|Claire asks: |
About 14 years ago I suffered an allergic reaction to permanent black hair dye (home colourant-Loreal Casting). My face swelled up and I had an itchy rash on my head. About 3 years after this I tried a couple of semi-permanent red tinted home colours and though the first time I was fine, the second time I had the same reaction. Since then I have steered clear of any hair colourant. My fear now is that as I am in my thirties at some point I will start to go grey and at this point I know I will want to colour my hair again. I would not try home colouring and would be quite prepared to go to a salon; I wondered if I were to explain to a salon and have my hair coloured using foils would I be OK? Are there any natural
colours that salons use and would foils be enough to keep the colour off my skin?
|Answered By: |
Hair colourant allergy is something really serious that you should not mess with. I would suggest perhaps you have few tests in your local hair salon. These must be done behind the ears, if you experience any type of discomfort to any of these tests you must wash the area affected immediately with soapy water and apply some cows milk to the area, this would restore your pH to the area. If you are allergic you can have the colourants in the form of highlights, however I cannot stress enough the importance that the colourant MUST NEVER touch your scalp and it must be washed very quickly to avoid minimum contact. There are a few companies that produce more friendly colourants in a more natural way but I must tell you that those very rarely have a decolorant property try J.F.lazartigue colourants
I would also recommend you test any products before using.
|Christine asks: |
At the top of my head where my hair parting is my hair is just breaking off and I am left with tufty pieces and long pieces. I do get my hair coloured and use straighteners. I have stopped using my usual hairdresser as someone says it could be the way the colour is applied on.
|Answered By: |
I think perhaps there is too much going on with your hair! OK the colour you are using could be very strong or any bleaching could be causing most of the damage. As for the straighteners, it is very important that your hair is totally dry prior to using them especially with coloured hair, as when your hair is chemically damaged it will absorb water deeply inside and even if your hair appears to be dry, when you are straightening your hair which usually heats up to about 180 to 220 degrees this would make that water boil inside of the hair which produces steam, that steam inside of your hair becomes pressure which would make your hair almost explode like a pressure cooker. Its time to put back some moisturising nourishment and protein to that hair.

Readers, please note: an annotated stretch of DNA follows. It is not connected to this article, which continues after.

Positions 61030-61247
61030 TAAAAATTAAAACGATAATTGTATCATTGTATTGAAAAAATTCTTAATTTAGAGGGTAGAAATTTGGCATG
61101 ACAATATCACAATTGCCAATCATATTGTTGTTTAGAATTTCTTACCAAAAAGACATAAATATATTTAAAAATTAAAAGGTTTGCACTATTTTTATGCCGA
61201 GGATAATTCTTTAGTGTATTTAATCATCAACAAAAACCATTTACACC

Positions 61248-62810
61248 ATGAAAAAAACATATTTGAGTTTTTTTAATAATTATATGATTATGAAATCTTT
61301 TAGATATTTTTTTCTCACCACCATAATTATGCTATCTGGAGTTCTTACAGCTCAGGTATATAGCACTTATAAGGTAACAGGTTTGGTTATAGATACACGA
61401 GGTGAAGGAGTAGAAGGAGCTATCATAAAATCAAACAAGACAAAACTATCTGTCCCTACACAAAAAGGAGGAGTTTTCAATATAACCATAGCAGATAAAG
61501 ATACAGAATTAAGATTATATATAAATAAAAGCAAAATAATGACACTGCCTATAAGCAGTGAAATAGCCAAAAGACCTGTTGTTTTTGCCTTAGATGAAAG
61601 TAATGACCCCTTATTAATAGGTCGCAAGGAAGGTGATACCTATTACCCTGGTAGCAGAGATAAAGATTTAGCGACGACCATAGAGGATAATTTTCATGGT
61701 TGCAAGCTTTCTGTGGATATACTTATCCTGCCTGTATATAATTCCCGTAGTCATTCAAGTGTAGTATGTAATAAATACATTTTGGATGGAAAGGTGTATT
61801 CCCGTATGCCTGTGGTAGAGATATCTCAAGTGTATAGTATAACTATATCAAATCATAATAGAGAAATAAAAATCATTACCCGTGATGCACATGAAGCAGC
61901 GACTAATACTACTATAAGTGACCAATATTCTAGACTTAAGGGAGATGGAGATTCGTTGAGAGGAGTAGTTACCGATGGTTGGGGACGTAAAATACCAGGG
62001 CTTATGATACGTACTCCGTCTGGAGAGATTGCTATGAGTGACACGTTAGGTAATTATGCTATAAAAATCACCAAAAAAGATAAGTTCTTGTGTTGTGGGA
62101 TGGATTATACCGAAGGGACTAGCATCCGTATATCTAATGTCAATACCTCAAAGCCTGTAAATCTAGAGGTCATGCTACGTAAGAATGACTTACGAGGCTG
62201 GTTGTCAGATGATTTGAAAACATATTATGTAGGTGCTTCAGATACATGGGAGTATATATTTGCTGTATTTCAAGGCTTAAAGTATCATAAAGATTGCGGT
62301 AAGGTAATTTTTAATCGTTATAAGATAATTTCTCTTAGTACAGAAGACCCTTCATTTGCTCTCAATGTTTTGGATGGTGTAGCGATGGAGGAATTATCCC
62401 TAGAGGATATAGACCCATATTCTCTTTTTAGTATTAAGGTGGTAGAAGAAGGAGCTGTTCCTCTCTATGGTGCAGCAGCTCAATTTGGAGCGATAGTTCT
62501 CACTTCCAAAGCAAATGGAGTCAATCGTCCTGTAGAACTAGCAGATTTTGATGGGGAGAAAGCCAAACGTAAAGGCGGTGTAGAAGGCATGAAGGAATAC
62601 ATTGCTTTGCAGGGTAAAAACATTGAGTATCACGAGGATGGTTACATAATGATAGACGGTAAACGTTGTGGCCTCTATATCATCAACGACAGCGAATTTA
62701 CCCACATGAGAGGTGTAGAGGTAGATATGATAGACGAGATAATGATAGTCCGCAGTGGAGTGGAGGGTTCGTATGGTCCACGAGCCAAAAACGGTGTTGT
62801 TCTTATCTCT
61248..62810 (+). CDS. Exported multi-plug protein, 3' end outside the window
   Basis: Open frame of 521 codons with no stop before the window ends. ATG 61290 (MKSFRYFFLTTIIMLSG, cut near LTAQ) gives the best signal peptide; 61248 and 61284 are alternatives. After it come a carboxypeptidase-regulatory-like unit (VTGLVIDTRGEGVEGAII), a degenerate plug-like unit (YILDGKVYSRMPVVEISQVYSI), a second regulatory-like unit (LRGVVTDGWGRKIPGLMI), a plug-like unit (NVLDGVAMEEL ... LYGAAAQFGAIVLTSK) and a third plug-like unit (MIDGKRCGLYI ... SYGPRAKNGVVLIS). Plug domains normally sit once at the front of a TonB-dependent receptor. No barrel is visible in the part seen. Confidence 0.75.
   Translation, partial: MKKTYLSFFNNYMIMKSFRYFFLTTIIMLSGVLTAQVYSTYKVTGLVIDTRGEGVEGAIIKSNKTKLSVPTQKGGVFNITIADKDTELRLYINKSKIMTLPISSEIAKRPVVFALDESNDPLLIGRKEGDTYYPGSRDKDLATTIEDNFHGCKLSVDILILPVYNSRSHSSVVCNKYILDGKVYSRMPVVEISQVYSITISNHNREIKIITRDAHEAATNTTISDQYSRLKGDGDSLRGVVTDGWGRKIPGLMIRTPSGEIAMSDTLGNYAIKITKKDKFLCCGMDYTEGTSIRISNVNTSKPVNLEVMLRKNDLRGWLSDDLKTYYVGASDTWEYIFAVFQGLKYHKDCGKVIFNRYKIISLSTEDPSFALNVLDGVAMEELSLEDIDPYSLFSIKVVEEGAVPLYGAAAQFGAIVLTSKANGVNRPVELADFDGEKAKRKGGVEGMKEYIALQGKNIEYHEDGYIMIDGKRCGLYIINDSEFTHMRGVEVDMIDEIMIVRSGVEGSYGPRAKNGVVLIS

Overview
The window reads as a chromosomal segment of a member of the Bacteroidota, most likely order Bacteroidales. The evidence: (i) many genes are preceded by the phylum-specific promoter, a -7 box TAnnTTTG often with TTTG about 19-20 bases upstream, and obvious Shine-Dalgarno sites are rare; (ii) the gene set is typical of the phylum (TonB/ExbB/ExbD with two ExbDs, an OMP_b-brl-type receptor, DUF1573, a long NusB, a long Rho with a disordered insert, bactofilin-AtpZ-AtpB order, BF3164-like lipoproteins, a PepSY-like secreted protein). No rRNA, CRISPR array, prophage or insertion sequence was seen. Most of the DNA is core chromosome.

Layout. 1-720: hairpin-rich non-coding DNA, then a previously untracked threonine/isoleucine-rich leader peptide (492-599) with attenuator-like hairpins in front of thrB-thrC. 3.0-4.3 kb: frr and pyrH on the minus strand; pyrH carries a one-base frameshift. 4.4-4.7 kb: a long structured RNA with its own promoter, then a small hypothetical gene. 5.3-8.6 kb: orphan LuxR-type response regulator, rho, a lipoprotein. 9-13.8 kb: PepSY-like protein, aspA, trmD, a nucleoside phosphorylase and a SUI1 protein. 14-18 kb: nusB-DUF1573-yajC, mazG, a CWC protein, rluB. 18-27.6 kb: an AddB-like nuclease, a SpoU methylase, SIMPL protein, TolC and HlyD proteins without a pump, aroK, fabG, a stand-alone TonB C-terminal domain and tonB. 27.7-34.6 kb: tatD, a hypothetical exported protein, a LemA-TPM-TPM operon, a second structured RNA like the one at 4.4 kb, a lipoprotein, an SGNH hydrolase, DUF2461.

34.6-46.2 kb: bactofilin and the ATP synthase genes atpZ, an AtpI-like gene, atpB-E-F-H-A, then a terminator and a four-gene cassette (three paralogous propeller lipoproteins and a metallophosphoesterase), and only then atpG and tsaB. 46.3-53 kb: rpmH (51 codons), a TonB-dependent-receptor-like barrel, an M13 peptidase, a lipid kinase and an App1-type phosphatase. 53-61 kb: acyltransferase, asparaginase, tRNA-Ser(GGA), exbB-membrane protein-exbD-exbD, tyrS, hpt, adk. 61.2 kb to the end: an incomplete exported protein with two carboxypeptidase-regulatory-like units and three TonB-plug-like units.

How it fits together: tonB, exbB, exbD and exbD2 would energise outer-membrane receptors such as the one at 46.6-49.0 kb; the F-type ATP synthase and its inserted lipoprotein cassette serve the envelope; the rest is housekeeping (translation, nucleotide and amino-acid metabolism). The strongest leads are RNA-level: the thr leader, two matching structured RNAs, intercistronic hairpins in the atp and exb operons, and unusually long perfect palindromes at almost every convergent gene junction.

|Gracie asks: |
I have been colouring and highlighting my hair since I was 13. I have no clue as to what my natural colour is, except that it is somewhere between a medium and dark brown. I have always loved playing dress-up with my hair and am constantly changing it. Right now it has platinum blonde, dark blonde, red, and dark brown highlights all through out. But lately I have been getting bored with it all and have been considering going back to one colour, preferably my natural colour (or as close as I can get to it.) Everyone’s telling me not to do it, that it will damage my hair, and I won’t like it. And my colourist says she will not do. That it would be very difficult since I have so many contrasting colours and she does not want to ruin my hair. Is this true? Is there really no way to go back to all one colour besides just letting it grow out? I have been growing my hair long for a couple years now and it is finally at a length that I love. It would take forever to let the colour grow out and I am NOT going to cut it. But I also do not want to completely damage it by being stubborn and doing something to it that everyone is telling me not to do! I do not care how much it would cost, I would be willing to pay just about anything... is there ANY way to go to my natural colour without frying my hair???
|Answered By: |
WOW your doing too much to that poor hair of yours, it would be very difficult for your colourist to do your natural colour, as you do not even know what it is. I would like to suggest perhaps you go for a rich chocolate brown, you could do that by using a rich colour semi permanent colour with minimum damage of the hair. As for the hair condition let me suggest a really good regime, all these products are by J F Lazartigue, Pre Shampoo Treatment with Shea Butter. Shampoo with collagen (this would restore all the little cracks from chemical damage) and finally a Moisturising conditioner. This is a really great regime I use in my salon and it always works wonders. Do not forget to send a before and after picture!
Page 1 of 37
3 Records on this page